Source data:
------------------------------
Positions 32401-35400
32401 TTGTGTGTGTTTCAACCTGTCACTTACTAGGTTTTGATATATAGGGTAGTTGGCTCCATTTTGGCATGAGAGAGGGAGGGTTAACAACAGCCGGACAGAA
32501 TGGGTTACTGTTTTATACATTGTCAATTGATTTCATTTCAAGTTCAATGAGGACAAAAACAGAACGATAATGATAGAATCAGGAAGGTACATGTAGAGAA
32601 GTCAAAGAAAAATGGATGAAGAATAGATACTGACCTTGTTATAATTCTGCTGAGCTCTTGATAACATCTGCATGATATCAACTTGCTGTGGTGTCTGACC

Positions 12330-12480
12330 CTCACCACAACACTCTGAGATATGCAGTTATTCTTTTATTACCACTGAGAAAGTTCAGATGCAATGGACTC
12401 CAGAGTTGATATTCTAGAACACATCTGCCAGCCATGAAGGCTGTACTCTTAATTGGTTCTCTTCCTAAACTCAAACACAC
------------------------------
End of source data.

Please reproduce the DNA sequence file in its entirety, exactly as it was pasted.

Positions 32401-35400
32401 TTGTGTGTGTTTCAACCTGTCACTTACTAGGTTTTGATATATAGGGTAGTTGGCTCCATTTTGGCATGAGAGAGGGAGGGTTAACAACAGCCGGACAGAA
32501 TGGGTTACTGTTTTATACATTGTCAATTGATTTCATTTCAAGTTCAATGAGGACAAAAACAGAACGATAATGATAGAATCAGGAAGGTACATGTAGAGAA
32601 GTCAAAGAAAAATGGATGAAGAATAGATACTGACCTTGTTATAATTCTGCTGAGCTCTTGATAACATCTGCATGATATCAACTTGCTGTGGTGTCTGACC

Positions 12330-12480
12330 CTCACCACAACACTCTGAGATATGCAGTTATTCTTTTATTACCACTGAGAAAGTTCAGATGCAATGGACTC
12401 CAGAGTTGATATTCTAGAACACATCTGCCAGCCATGAAGGCTGTACTCTTAATTGGTTCTCTTCCTAAACTCAAACACAC